National Post Article On Bsp (Oct 10 09)
Published on: Mar 3, 2016
Transcripts - National Post Article On Bsp (Oct 10 09)
A tale of two fund managers Page 1 of 2
Saturday, October 10, 2009
A tale of two fund managers
Barry Critchley, Financial Post
This is a tale of two money managers, one that's brand new to Canada and the other who has
been part of the scenery for four decades. The connection between the two -- B.S.P. Funds
Canada Inc., a limited market dealer whose parent is based in Israel and Focus Asset
Management -- is that both are largely interested in the same clients: high-net-worth individuals.
But there are some differences in how they plan to get there: In the case of B.S.P. Funds, formed four
years back and believed to be the first Israeli-based money manager operating in Canada, it is seeking
clients who satisfy the accredited investor rule and who want to invest at least $150,000 in a hedge
fund, specifically a fund of funds whereby allocations can be made to global hedge fund managers.
Currently there are 16 investment managers based in London and the United States. "The focus in
Canada for now is fund of funds," said Meir Cohen, chief executive of B.S.P. Funds Canada, which was
launched on Oct. 1. However, for investments of more than $10-million, the firm can create a managed
account, said Cohen, who worked for Bull Capital Management for many years prior to joining B.S.P.
"Our goal is to generate a 10%-12% return a year with a 6% standard deviation [volatility]. We are
trying to find managers that provide alpha, and a low correlation to the equity markets," added Cohen,
noting the fund, launched in 2008, was down about 14% last year but is almost back to its high-water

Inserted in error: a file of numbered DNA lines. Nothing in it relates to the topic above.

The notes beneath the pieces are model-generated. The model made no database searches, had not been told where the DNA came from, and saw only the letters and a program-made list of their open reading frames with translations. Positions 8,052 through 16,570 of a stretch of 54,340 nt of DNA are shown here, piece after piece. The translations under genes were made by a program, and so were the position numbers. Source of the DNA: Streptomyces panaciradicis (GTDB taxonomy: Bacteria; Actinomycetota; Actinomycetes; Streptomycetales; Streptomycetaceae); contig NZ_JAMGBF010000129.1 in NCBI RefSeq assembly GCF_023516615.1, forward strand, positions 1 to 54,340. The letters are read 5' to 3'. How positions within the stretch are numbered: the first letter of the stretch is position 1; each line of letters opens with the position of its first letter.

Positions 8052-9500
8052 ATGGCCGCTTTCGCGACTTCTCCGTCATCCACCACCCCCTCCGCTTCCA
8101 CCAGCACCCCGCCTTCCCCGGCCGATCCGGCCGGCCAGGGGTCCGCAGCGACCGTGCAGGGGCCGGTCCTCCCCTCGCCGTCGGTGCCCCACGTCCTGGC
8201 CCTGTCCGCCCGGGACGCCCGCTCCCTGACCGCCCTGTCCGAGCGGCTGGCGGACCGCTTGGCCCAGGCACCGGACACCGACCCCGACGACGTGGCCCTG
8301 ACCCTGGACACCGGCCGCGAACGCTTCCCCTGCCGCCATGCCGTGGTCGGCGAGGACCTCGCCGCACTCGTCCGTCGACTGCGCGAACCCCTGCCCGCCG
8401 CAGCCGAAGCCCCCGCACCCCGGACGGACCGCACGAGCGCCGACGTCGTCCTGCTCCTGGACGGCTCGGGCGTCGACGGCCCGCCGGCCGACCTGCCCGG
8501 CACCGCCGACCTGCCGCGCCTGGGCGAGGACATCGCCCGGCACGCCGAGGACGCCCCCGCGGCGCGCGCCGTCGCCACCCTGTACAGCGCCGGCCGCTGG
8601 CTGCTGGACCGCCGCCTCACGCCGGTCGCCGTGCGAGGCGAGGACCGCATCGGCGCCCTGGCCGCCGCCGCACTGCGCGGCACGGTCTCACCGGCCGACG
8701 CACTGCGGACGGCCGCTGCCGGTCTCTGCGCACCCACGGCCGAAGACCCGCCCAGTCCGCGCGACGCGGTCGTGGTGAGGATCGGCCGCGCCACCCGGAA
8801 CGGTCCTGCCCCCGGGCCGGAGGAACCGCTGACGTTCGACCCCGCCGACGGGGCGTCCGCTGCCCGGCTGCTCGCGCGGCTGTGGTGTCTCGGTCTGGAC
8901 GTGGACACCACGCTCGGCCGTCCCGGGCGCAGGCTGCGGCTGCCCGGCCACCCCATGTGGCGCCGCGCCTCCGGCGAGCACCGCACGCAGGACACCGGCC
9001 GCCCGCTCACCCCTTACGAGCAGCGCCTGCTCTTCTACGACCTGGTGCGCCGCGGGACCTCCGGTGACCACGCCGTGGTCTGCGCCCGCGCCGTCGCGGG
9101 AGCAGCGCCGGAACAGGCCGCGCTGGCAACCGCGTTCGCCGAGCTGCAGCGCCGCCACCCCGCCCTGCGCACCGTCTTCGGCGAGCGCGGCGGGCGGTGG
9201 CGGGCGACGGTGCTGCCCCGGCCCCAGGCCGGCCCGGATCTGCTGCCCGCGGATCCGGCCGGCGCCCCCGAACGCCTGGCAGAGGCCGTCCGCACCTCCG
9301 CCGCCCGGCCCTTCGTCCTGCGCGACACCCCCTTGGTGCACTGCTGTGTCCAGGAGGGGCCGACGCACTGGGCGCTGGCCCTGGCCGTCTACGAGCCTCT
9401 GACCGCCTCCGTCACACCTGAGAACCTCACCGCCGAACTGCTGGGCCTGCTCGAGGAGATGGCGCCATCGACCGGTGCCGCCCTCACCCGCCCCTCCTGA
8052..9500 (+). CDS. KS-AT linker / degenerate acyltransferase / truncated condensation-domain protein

mark after a strong performance in 2009. Furthermore, B.S. P clients who have been invested in the
managed accounts since 2005 have generated a return of about 7% a year, which compares favourably
with equity markets, which have been negative over the same period.
B.S. P has about US$250-million in assets under management, 90% of which is in managed accounts.
It charges an annual 1.5% fee for retail clients and a 1% fee for institutional clients, plus a performance
fee whereby the manager receives a 10% cut on returns above 5%. As for the market, Cohen said the
firm is "not very bullish on the equities, so our long/short mandates tend to have a low exposure to the
markets." The largest allocation in the fund is currently to event-driven/distressed assets strategies.
Focus Asset Management was formed by Bob Armstrong -- a veteran who spent a decade in
institutional equities and retail brokerage before forming Harbour Capital, which he ran for a decade
before selling to TD Bank 10 years back -- and Ted Conrod, a former portfolio manager with Jones
Heward, who also happens to be his son-in-law. "This time maybe I can get to 20 years," said
Armstrong, a strict proponent of value investing. "There's something about value investing [where
those practising it] live a long time. "You aren't so worried about the ups and downs, " he added, noting
A tale of two fund managers Page 2 of 2
he still has a stake in Warren Buffett's Berkshire Hathaway, which he first bought almost 30 years ago
for about US$300 a share. "It has had a pretty good run, That's the joy of investing," he said.
But Armstrong won't be accepting institutional money, in large part because they have different
investment horizons and shorter time frames than individuals. "It's rewarding to have real clients. You
are a bit like a country doctor. They are appreciative of protecting and growing their capital."
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